The Oklahoma Supreme Court denied a request by the state superintendent of schools to intervene in a lawsuit involving the nation’s first religious charter school, a possible setback for the school as the lawsuit potentially threatens its plans for opening next year.
State Attorney General Gentner Drummond filed a lawsuit last month against the Oklahoma Statewide Virtual Charter School Board, arguing the establishment of St. Isidore of Seville Catholic Virtual School violated the state’s religious liberty protections.
Charter schools are special publicly funded education institutions; the National Charter School Resource Center defines a “charter school” as a public “school of choice,” one that remains “publicly accountable” while still retaining autonomy in how it is run and managed.
A party can seek to “intervene” in a lawsuit if it claims to have a legitimate interest in the dispute. The Oklahoma State Department of Education and State Superintendent Ryan Walters had sought to intervene against Drummond’s filing, citing the department’s role in administering state aid to the charter school. Walters had said earlier this month the motion was meant to “defend [the Department of Education’s] interest in distributing state aid without religious discrimination.”
In a decision this week, the state Supreme Court denied that request. The court said both the department and Walters could “submit a brief as ‘amici curiae’”in the case by later this month.
In a separate decision, the court granted a request to intervene from St. Isidore itself, allowing it to participate in the suit.
The state education department did not respond to a request for comment on the decision. St. Isidore also did not respond to a request for comment before publication.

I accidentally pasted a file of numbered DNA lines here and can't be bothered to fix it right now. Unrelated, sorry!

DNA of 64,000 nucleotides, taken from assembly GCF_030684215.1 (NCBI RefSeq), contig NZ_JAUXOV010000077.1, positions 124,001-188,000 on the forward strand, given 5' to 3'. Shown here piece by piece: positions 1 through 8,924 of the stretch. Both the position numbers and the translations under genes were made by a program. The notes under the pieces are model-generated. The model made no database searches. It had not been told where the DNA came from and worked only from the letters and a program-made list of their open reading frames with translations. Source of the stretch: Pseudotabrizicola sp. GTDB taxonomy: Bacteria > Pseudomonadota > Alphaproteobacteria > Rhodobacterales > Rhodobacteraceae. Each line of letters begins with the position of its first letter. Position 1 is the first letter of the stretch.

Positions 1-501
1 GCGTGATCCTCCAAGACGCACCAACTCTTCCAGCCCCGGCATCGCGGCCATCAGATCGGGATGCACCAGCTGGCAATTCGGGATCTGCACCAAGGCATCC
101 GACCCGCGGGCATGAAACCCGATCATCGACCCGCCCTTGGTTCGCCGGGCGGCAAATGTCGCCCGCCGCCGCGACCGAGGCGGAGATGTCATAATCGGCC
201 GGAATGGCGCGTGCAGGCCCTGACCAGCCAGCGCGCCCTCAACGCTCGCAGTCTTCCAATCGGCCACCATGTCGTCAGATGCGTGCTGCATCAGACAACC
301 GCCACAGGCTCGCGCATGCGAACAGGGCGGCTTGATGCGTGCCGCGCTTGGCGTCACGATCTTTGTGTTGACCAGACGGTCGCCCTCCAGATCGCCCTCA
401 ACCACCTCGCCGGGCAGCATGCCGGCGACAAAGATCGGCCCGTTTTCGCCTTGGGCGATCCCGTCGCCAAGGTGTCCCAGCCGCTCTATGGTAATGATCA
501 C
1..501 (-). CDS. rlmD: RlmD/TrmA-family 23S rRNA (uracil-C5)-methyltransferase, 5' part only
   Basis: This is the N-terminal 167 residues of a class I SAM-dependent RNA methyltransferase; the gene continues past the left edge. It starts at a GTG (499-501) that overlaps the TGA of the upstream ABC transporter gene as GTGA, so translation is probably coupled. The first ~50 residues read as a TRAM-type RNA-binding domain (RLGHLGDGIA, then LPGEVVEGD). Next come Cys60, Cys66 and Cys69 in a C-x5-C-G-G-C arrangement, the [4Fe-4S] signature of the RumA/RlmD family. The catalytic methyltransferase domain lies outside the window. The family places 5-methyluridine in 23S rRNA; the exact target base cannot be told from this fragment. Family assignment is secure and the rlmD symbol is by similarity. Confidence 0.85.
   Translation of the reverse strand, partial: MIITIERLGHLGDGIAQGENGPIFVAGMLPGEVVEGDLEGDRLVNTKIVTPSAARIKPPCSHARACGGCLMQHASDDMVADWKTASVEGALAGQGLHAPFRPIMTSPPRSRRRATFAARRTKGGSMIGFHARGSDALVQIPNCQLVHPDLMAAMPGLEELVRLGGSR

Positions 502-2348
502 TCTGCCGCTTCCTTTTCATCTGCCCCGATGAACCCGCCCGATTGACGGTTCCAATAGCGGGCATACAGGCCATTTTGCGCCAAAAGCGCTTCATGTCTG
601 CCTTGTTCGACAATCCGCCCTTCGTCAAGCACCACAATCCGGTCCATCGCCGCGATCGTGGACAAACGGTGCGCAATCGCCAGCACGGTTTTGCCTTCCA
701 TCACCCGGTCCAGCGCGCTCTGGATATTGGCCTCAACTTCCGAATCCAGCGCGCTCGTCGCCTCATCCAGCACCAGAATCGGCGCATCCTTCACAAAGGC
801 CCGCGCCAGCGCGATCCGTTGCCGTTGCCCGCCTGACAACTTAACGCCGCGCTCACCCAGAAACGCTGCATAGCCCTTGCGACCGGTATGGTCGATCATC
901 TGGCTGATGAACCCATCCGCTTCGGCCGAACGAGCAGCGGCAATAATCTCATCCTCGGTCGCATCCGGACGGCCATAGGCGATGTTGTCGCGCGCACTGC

When filing the suit last month, Drummond said the charter board’s contract approval “violated the religious liberty of every Oklahoman” by forcing state residents to fund “the teachings of a specific religious sect with our tax dollars.”
“Today, Oklahomans are being compelled to fund Catholicism,” Drummond said at the time. “Because of the legal precedent created by the board’s actions, tomorrow we may be forced to fund radical Muslim teachings like Sharia law.”
The attorney general’s lawsuit came after another lawsuit filed by several state residents and interest groups to block the sponsorship and funding for the Catholic charter school.
Last month, following Drummond’s suit, the school told CNA that it was “optimistic that the court will see this lawsuit for what it is: a baseless attempt to enforce exactly the kind of religious discrimination that the Supreme Court has made clear the First Amendment forbids.”
“We hope that the lawsuit will resolve quickly so that St. Isidore can focus instead on its critical mission to open the door to a new and innovative learning opportunity to those families and children most in need,” the school said.